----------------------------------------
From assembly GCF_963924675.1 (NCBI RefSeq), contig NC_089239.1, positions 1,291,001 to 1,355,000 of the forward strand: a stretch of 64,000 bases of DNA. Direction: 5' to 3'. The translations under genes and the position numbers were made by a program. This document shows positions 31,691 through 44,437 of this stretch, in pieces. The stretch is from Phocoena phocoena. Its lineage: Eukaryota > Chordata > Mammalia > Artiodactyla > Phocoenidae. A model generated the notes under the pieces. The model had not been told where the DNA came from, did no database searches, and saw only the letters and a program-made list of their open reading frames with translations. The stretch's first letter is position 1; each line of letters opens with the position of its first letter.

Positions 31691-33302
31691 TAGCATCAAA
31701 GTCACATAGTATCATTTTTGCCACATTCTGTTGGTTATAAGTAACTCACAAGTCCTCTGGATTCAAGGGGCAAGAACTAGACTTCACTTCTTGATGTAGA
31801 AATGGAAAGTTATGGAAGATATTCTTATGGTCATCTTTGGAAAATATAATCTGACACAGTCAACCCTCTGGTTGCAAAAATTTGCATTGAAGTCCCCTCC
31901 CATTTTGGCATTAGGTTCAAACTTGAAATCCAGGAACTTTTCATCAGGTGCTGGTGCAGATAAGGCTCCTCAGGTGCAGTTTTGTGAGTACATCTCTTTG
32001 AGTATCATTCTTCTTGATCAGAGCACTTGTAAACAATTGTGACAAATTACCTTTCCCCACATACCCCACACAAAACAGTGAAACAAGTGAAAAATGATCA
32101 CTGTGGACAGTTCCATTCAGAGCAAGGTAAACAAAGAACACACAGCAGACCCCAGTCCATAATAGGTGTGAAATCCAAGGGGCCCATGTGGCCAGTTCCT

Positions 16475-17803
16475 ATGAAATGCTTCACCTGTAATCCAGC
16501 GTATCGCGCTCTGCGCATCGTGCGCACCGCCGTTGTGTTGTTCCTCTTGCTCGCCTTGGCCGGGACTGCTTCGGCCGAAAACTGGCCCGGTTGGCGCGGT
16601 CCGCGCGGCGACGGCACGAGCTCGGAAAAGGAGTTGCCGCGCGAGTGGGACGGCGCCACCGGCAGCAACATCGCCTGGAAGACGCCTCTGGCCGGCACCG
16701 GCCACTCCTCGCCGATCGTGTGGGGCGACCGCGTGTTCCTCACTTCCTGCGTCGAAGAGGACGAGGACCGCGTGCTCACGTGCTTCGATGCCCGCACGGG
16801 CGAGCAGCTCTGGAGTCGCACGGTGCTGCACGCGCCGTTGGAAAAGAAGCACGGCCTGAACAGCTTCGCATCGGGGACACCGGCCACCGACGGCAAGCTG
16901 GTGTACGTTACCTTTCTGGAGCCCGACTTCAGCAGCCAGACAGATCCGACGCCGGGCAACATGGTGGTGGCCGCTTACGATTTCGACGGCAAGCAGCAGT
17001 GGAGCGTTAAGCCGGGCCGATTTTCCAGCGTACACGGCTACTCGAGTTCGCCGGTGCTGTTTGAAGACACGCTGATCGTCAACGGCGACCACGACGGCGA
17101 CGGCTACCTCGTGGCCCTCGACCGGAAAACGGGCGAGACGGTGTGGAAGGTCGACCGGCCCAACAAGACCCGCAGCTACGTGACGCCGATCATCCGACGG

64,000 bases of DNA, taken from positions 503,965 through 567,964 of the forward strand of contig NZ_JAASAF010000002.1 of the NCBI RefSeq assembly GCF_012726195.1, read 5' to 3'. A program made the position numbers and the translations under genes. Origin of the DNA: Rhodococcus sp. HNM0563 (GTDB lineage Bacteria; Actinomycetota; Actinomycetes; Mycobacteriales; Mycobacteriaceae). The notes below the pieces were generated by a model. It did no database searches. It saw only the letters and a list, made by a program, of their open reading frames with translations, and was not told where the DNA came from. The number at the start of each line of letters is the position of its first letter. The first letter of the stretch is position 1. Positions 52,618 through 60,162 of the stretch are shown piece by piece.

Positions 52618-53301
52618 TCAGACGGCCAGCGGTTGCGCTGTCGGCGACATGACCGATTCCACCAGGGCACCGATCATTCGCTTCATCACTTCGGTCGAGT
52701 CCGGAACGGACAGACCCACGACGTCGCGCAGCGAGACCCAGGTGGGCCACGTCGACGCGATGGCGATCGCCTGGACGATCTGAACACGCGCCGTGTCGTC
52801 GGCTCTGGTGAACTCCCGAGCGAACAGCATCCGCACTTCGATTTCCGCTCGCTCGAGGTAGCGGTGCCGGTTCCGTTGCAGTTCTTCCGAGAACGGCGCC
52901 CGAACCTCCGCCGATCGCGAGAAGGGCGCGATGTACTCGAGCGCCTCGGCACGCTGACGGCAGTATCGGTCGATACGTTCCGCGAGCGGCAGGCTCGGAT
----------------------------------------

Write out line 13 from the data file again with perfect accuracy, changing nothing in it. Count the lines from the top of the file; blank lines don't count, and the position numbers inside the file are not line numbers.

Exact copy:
16701 GCCACTCCTCGCCGATCGTGTGGGGCGACCGCGTGTTCCTCACTTCCTGCGTCGAAGAGGACGAGGACCGCGTGCTCACGTGCTTCGATGCCCGCACGGG